In years 10 and 11 all students will undertake a GCSE in Religious Studies.  This is the AQA Religious Studies A course (8062) for teaching from September 2016.  The GCSE covers two major world religions, Christianity and Islam, as well as exploring four different philosophical and ethical themes. 

Main topics:
  • Existence of God and Revelation 
  • Christianity: Beliefs, Teachings and Practices 
  • Islam: Beliefs, Teachings and Practices 
Assessment throughout the year:  
How parents can support their son’s learning:

Ensure your son completes and keeps safe his study for each unit. Study Packs will contain the bulk of your son’s work for each unit, alongside a wealth of useful printed notes for revision and further reading. It is vital that he retains his year 10 study packs for revision in year 11. 

As well as these study packs, and key resources and lesson materials being available each week via OneNote, the school VLE, the following textbooks may offer useful support materials: 

  • Fleming, et al: AQA Religious Studies A: Christianity (OUP)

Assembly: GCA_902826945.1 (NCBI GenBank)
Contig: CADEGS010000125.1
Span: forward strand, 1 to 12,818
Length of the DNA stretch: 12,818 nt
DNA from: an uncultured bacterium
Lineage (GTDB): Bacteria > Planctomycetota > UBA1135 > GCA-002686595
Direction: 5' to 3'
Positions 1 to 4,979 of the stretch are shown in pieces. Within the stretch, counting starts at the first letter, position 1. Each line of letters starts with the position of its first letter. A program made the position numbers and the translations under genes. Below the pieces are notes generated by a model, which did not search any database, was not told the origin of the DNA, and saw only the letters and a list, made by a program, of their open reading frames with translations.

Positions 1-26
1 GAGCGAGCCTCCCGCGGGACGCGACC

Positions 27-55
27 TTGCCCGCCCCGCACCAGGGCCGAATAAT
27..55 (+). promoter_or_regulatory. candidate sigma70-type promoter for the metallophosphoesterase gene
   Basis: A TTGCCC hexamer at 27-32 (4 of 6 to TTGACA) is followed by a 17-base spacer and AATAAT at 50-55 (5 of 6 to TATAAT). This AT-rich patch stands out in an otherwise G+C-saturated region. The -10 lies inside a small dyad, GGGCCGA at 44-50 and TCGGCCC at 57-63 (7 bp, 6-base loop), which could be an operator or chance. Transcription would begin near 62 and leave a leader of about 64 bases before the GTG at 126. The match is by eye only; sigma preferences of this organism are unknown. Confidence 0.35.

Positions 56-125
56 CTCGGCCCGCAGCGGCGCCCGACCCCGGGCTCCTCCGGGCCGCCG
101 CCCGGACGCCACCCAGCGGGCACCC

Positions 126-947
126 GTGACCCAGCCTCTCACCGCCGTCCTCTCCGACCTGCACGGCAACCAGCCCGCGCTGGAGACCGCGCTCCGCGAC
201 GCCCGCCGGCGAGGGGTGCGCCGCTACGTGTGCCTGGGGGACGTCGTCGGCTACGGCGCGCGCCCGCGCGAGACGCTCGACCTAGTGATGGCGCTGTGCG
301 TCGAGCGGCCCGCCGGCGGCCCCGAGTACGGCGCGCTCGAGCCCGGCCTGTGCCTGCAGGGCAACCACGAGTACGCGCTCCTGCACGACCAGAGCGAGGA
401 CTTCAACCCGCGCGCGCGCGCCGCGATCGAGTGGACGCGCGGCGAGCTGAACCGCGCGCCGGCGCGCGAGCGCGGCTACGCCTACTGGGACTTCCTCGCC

• Fleming et al: AQA Religious Studies A: Islam (OUP) 
  • Parry, et al: AQA GCSE 9 – 1 Religious Studies Specification A (Hodder Education) 

You can also encourage your son to read around the subject, either using the school VLE for useful links to RS websites, or encouraging him to read a newspaper if there are matters of religious, philosophical and ethical interest being covered. 

Ask him what topics he is covering and ask him questions about them. Challenge his answers. Encourage him to give good reasons to back up the answers he gives, including specific religious teachings to support religious arguments and ideas. 

Able and inspired opportunities:

Each study pack is crammed full of 'push yourself' tasks and wider reading opportunities.  Plus the Philosophy Morning/House Philosophy offers unique opportunities to the top seven students in each form. There is also encouragement to write their own independent philosophy via the website www.philosophyunleashed.com 

Useful websites: www.philosophyunleashed.com 

 

Year 11

Summary of curriculum: